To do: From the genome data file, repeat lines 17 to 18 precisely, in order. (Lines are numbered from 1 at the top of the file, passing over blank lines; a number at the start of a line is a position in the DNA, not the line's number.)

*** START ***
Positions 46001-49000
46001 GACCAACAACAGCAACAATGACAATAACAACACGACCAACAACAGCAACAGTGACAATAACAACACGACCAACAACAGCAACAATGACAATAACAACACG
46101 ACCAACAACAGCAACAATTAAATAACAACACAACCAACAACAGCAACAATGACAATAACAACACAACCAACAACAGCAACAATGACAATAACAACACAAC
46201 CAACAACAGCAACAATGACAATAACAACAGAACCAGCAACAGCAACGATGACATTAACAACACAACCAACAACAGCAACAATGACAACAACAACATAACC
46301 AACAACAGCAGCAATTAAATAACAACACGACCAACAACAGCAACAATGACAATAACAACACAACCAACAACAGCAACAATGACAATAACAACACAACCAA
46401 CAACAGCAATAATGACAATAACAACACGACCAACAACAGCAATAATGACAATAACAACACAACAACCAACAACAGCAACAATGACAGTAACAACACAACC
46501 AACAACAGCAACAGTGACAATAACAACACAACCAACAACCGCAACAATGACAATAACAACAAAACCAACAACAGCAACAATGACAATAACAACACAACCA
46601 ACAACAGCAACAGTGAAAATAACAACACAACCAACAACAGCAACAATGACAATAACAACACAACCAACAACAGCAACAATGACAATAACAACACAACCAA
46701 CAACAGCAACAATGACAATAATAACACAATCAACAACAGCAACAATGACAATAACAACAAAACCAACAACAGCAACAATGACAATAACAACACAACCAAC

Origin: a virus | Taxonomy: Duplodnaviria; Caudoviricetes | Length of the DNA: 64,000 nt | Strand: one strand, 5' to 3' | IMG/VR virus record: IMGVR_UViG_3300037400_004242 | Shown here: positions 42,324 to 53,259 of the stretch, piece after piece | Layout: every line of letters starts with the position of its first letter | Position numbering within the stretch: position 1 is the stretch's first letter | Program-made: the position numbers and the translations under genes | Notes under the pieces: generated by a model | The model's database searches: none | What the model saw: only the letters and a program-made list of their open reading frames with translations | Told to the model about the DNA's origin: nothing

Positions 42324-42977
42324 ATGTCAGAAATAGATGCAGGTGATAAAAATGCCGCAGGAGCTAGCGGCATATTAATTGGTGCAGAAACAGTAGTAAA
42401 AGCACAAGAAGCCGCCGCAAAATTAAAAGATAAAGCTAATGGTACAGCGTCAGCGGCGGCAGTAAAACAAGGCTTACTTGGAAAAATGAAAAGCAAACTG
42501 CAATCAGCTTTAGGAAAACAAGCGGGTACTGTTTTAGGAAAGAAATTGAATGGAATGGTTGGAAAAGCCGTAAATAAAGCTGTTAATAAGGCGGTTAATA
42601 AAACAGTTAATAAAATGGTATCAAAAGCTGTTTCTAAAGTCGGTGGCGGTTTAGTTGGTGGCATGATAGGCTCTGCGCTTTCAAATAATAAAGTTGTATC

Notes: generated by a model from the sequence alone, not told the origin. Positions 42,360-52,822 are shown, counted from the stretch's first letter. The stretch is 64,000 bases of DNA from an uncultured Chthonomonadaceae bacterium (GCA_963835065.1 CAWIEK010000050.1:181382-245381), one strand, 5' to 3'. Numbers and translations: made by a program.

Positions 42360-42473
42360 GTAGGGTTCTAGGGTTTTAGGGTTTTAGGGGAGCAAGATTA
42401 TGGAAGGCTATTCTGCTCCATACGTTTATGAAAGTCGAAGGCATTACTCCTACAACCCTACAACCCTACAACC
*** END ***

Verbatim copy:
Positions 42360-42473
42360 GTAGGGTTCTAGGGTTTTAGGGTTTTAGGGGAGCAAGATTA